Police resources

Detective Diane Gentles of the Arlington Police Department reported on resources available to Rock Spring residents, including the community resource division, which focuses on the schools, and one neighborhood liaison officer, Corporal Babcock. Detective Gentles also discussed the County's new Community-Based Policing Program.

Monopole placement

Jim Snyder, a County planner, reported on the County policy regarding cellular phone monopoles, such as the one proposed to be placed on Minor Hill at Powhatan and 35th streets, which was the subject of a March 8 County Board meeting. Mr. Snyder explained that the County cannot prohibit these sites under federal law, although guidelines for placement can be developed. A County Board hearing to consider a placement policy for Arlington will be held May 17. The staff contact on this issue is Tom Miller, 358-3525.

Other business

Other business included a report on the Old Dominion Drive Study Group's meetings, and the formation of a zoning committee to be chaired by Winnie Pizzano -- members are welcome for both. Also, special thanks were given to Gail Baker for the first RSCA newsletter and to all who helped with delivery. 

E-mail Subscriptions

To keep costs down, we would like to distribute the newsletter via e-mail. Anyone interested can request an e-mail subscription by sending a note to Alan Geralnick at the following address: rock_spring@geocities.com. He can be reached at 237-1631. Thanks to Alan for his savvy technical assistance!

Getting to Know Our Neighborhood-- Rock Spring Church

"A neighborhood center, social as well as religious"

Ed. Note: If you'd like to write an article about some aspect of our neighborhood's past or to suggest a topic, please call Gail Baker, 534-8948.

Rock Spring Congregational United Church of Christ, founded in 1912, has played an important role in serving the community.

The founding members spelled out the church's mission in a resolution confirming its vision and use "as a neighborhood center, social as well as religious."

Eighty years ago, the vicinity was rural, with scattered houses, unpaved roads, and no church nearer than Walker Chapel, which was considered too far away for many of the residents.

Wishing to provide religious education for their children, a group from diverse religious backgrounds came together to form a Sunday School. As this drew in more families, the idea of a place to worship grew, but first the group had to form a congregation.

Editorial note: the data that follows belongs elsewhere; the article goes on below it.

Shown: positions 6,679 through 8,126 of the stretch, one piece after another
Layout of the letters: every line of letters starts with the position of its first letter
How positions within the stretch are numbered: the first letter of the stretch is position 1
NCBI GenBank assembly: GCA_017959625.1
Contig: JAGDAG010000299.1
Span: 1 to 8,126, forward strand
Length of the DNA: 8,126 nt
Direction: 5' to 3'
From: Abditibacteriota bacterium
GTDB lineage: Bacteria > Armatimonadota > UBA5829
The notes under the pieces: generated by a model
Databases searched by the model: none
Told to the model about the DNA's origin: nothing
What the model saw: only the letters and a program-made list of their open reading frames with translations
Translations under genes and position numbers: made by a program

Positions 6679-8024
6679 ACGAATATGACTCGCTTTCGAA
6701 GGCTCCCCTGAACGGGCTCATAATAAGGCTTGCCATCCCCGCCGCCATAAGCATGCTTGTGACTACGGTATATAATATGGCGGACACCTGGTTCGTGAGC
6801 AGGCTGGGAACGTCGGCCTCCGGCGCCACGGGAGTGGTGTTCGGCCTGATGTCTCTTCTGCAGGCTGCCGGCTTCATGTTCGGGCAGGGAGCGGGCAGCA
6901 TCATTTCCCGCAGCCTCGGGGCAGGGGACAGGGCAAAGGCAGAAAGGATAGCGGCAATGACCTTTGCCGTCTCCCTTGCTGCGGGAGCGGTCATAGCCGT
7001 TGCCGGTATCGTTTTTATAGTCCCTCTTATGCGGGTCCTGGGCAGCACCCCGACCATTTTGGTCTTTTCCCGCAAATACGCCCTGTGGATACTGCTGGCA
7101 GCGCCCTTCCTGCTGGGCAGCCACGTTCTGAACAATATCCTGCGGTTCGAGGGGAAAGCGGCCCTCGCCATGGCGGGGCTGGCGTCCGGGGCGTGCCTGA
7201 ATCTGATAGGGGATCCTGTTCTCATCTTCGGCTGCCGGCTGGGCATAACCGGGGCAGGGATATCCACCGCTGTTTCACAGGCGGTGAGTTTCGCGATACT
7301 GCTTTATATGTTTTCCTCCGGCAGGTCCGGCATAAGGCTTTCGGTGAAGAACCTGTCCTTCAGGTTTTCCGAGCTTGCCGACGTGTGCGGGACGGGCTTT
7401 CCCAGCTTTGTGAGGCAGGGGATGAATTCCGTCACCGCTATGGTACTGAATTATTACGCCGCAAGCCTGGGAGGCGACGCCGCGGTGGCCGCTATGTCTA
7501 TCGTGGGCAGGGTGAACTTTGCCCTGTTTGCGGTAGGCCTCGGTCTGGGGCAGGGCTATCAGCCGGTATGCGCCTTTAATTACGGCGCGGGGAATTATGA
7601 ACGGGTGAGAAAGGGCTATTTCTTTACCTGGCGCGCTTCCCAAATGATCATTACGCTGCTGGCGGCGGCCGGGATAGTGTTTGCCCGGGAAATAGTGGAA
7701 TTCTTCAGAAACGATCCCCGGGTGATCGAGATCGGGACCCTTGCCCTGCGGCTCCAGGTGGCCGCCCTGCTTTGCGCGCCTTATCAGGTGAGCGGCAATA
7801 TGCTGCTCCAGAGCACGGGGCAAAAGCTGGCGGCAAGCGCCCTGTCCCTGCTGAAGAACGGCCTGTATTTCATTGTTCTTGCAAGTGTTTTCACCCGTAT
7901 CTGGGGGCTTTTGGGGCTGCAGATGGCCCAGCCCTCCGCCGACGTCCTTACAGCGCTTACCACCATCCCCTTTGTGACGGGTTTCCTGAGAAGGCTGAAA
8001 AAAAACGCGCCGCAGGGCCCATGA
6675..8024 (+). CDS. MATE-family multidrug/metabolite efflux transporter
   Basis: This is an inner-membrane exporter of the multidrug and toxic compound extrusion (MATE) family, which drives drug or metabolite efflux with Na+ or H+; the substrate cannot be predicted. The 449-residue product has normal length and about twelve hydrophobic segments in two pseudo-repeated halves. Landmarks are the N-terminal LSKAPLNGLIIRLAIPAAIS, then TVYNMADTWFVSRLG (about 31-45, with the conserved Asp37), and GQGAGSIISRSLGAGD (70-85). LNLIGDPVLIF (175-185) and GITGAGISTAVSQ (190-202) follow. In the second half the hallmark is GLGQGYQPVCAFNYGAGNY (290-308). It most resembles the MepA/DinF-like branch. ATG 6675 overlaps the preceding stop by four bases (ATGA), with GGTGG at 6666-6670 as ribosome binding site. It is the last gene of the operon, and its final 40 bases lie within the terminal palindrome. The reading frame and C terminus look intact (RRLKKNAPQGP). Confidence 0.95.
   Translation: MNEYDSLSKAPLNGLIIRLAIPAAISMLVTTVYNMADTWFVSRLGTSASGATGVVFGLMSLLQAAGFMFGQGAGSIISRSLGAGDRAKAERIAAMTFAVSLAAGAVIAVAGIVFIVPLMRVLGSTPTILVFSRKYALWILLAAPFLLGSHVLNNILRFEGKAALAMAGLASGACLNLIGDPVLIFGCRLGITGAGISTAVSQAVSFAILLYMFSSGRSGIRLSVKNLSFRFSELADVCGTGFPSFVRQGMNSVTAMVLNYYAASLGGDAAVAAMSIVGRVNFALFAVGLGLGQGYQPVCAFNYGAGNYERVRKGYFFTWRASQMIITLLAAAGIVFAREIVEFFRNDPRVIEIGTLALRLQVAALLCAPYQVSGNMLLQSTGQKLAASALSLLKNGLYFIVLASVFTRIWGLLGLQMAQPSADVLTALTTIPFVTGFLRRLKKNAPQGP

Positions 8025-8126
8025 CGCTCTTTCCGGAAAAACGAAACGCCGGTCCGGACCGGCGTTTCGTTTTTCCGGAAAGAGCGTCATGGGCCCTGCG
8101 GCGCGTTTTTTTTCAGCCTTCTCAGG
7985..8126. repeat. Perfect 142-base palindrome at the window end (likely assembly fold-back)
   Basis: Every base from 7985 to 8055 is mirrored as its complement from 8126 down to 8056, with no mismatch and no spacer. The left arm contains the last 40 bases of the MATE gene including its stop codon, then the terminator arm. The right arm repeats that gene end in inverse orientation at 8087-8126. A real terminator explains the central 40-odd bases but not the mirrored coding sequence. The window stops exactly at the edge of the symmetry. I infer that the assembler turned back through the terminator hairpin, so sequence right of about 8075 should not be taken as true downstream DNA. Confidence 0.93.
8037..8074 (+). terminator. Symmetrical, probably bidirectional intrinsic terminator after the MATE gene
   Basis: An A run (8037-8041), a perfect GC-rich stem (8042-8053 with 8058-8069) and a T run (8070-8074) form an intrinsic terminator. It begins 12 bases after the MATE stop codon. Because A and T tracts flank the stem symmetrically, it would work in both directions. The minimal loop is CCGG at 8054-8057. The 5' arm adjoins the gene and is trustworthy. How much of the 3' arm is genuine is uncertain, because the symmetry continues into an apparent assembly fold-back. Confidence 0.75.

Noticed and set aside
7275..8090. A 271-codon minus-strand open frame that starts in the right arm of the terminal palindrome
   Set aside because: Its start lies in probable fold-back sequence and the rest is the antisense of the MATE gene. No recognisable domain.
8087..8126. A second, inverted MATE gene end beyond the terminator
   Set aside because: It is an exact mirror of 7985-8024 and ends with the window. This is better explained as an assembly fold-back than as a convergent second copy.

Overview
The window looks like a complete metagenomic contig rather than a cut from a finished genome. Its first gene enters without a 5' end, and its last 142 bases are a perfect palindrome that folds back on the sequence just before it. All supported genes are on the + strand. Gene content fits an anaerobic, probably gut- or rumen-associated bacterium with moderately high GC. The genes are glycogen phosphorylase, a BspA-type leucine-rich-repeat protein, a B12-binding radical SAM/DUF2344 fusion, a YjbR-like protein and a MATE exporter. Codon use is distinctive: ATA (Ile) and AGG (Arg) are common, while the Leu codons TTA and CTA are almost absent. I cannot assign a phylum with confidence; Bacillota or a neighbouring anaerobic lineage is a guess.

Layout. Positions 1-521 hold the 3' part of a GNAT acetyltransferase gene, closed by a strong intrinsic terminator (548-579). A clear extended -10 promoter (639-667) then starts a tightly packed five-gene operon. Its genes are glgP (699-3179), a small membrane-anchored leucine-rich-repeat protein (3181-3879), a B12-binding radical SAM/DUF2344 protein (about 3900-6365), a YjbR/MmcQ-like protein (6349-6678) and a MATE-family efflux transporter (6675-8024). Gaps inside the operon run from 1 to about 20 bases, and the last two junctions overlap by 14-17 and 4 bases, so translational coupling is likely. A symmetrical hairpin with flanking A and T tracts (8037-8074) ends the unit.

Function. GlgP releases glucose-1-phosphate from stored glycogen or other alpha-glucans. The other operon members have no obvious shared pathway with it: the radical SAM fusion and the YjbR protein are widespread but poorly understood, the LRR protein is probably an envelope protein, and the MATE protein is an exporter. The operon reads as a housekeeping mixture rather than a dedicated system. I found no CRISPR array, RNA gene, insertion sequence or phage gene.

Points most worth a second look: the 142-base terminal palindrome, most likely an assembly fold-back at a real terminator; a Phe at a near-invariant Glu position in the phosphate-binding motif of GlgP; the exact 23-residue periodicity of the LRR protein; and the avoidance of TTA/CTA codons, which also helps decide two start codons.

Twenty-five families met and agreed to establish a place of worship, to be named the Vanderwerken Congregational Church. Vanderwerken was appropriated from the name of the railway station that served the area.

Legends grew up around the choice of denominational affiliation. One story speculates that, because the vote was taken on a snowy night, the Virginia Episcopalians stayed at home while the hardy New Englanders cast votes to become Congregationalists. Another explanation offers the rationale that, since there was only one Congregation member, it was felt that there would be less dissention about doctrine.

With a congregation formed, the next question was how to get land for the church. T. B. Jewell, a large landowner in the neighborhood, donated the land, which is the present site of the church

Walker Chapel Methodist offered an unused little white chapel to the congregation. Men of the church provided plans and donated labor and supervision for relocating the little chapel to the new site.

While it was under construction, an open air chapel was set up across the road. There, the Rev. Franklin Noble came from Falls Church to conduct services. Legend has it that it never rained on Sunday during any of the outdoor services.

As the community has grown, so has the church. In 1940 a brick church was constructed to accommodate an enlarged congregation, and the church was renamed Rock Spring Congregational. The little white chapel was renamed The Neighborhood House and continued to be used by Scouts and other groups. In 1943, it housed the first Rock Spring pre-school.

In a community where the nearest public library was in Washington, one of the congregation's early projects was establishing a library. Starting with a market basket of children's books exchanged on Sundays, the Rohrer Library, open to the public, contains both religious and secular books, with emphasis on children's literature

After World War II, the community grew steadily. A new brick building replaced the old Neighborhood House. Soon afterwards, the church had to be enlarged.

Within the past two years, an educational building has been added behind the sanctuary, and the Neighborhood House expanded to accommodate a larger church membership and outside events. The slogan of the latest building project, "Building to Serve," carries out the same objectives stated in the 80-year charter: "A neighborhood center, social as well as religious."